After the defeat, the scapegoating and recriminations. The typical post-tournament soul-searching in English football may have been a bit muted after the defeat to Italy, because the general consensus is that we actually met expectations this year.* Yet even this year we may hear similar wide-ranging suggestions about how England can improve, from overhauling our youth system to introducing a winter break to changing formation. I don’t have much to offer here in this minefield of discussion, but have identified the problem as opposed to the answer. The problem, which won’t come as a surprise to many, is that we have a terrible record against the traditional powerhouses of international football.
Analysing England’s matches over the last ten years – from just after the 2002 World Cup – it is obvious England is actually quite consistent. The old adage fans of some teams give about being able to beat teams better than them but losing against teams they should beat is certainly not the case for England. I have determined the ‘big sides’ to be Brazil, Argentina, France, Spain, Portugal, Germany, Holland and Italy. Based on FIFA World Rankings these teams are not always the best in the world, yet by popular perception, and I would argue by results, they are. To give an indication, over the last ten years, they have all reached at least one final of a European Championship, Copa America or World Cup, and the only others country who reached a final in this period were Greece, Uruguay and Paraguay.
I have split up England’s results over the last ten years into results against the eight big teams, and against everyone else. Against ‘everyone else’, England win three quarters of their matches, and lose just one in ten. Yet against the big sides England have only won three games out of 23: against Argentina in 2005; Germany in 2008; and Spain in 2011. We are even worse against the big sides in tournaments (although with only six matches it is maybe not enough to draw a reliable conclusion) with just one result, last month’s 1-1 draw against France, which wasn’t a defeat (although of course three of the defeats were on penalties). In light of these stats, we should have been expecting a defeat against Italy.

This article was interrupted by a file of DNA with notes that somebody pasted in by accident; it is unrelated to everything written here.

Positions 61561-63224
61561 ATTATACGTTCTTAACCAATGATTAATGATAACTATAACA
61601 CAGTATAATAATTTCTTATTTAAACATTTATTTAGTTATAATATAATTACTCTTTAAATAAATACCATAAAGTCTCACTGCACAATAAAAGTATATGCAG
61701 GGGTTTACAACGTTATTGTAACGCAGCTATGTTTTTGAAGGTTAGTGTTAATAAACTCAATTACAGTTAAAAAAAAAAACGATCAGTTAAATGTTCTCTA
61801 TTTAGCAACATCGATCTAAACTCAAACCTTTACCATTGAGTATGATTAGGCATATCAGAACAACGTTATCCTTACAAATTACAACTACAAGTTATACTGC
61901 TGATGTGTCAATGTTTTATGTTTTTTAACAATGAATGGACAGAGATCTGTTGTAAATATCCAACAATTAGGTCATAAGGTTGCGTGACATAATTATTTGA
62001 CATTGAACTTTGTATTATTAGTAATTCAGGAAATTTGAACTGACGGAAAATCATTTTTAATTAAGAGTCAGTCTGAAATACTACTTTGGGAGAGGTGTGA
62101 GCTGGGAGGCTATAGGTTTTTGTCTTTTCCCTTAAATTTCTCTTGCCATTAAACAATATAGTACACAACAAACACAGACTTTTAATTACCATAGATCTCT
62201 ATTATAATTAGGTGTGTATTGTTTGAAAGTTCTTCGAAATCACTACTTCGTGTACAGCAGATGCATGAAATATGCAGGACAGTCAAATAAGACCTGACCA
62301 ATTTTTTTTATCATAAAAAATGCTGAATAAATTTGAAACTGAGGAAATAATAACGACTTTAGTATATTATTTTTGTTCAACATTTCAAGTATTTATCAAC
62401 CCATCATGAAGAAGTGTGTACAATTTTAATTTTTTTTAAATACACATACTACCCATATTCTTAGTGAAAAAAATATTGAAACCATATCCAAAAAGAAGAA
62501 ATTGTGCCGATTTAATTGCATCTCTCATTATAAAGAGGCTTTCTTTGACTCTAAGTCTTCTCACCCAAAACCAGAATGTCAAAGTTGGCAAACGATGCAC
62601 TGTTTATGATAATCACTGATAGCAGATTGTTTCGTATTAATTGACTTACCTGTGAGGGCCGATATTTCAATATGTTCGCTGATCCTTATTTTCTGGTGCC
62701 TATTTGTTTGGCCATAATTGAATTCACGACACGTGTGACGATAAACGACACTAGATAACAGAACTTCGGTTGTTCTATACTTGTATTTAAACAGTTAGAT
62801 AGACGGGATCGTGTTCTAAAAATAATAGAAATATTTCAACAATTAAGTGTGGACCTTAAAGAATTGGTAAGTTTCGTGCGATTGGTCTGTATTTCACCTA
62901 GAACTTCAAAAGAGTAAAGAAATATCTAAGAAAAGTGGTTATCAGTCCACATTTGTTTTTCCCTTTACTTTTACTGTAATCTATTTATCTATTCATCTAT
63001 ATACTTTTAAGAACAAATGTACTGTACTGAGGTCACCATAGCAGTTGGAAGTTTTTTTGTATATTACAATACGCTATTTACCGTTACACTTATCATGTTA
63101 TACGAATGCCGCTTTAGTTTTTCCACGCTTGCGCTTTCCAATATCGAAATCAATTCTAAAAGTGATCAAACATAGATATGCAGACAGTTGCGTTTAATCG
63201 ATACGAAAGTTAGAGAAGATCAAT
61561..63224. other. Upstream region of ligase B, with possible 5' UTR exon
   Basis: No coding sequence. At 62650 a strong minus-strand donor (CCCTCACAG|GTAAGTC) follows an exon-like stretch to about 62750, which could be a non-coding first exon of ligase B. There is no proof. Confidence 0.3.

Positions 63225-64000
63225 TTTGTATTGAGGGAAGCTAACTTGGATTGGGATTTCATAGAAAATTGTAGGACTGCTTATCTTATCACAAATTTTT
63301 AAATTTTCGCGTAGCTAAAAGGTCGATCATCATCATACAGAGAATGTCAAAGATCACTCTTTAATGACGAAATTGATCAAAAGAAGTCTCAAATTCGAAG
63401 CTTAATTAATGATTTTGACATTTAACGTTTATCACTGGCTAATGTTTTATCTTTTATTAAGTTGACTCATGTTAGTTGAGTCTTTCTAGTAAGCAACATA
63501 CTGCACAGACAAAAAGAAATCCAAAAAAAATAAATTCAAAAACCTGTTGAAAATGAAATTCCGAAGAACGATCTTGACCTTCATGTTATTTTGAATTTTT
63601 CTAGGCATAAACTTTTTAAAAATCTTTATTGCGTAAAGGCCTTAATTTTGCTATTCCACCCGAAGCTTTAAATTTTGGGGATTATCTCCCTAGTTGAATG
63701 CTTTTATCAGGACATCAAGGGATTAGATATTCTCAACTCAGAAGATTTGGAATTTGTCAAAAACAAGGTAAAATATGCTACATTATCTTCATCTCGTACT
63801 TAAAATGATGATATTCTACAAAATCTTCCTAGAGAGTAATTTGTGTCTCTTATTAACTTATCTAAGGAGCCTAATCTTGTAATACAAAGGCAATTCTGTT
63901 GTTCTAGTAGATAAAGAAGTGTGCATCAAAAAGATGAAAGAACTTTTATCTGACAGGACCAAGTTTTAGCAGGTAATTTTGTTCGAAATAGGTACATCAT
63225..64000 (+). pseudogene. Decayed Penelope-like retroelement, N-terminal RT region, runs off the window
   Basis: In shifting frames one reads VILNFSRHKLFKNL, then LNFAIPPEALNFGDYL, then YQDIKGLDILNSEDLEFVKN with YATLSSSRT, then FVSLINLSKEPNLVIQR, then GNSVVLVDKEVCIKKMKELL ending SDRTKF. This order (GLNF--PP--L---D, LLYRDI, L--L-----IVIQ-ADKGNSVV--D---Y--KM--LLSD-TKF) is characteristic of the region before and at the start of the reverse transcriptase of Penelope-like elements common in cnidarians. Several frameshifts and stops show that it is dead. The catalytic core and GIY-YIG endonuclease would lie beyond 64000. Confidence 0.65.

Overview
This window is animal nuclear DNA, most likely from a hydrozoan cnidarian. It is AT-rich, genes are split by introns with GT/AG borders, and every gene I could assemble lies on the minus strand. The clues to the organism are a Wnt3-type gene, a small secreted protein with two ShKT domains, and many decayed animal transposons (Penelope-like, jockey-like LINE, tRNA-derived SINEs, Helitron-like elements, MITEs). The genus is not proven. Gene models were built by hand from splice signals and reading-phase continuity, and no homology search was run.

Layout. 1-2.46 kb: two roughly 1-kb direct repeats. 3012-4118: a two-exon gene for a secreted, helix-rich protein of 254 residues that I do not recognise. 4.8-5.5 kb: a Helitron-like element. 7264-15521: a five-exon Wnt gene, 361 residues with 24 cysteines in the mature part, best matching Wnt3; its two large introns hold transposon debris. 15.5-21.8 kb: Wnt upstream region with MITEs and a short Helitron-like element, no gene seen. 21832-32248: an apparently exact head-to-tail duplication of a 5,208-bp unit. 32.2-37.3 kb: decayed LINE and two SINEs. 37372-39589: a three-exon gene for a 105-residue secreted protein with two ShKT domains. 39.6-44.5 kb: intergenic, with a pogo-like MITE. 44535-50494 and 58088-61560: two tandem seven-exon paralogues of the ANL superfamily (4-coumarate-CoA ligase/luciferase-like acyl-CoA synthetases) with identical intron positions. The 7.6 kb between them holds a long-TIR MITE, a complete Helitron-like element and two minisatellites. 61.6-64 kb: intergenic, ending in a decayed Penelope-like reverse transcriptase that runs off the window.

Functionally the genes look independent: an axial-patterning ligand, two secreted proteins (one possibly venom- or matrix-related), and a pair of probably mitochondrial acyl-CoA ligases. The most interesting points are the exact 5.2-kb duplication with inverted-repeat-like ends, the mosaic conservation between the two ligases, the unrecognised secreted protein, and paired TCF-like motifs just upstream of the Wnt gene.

This gives us a clear picture of where England are in relation to the rest of the world. We are one of the better teams in the world and in Europe, yet are just behind the elite group of eight. I think being stuck in the middle, being good but not great, leads to our insecurity and flip-flopping between thinking we are the best and thinking we are the worst.
As I said, this doesn’t really offer a solution. It doesn’t explain why our golden generation of players didn’t do better against these big teams from 2005 to 2009, or how we should run or coach the game now. Yet, obviously, if we want to get further in a big tournament it is very likely that we will need to get better at beating good teams, whether this requires a change in players’ mentality, a change tactics, reliance on luck or something else.
*The fact this is the general consensus is surprising given fans and the media’s normal polarised reaction of despair or elation. Imagine if Ashleys Young and Cole had scored their penalties and we reached our first semi-final in a major tournament for 16 years. We would consider Euro 2012 a very good tournament, despite what actually happened in the matches: we were outperformed against France and Italy (and probably would be against Germany) and only narrowly won against Sweden and Ukraine. Such is the strange nature of international football.
Matches against big sides
Record against big sides
Record against everyone else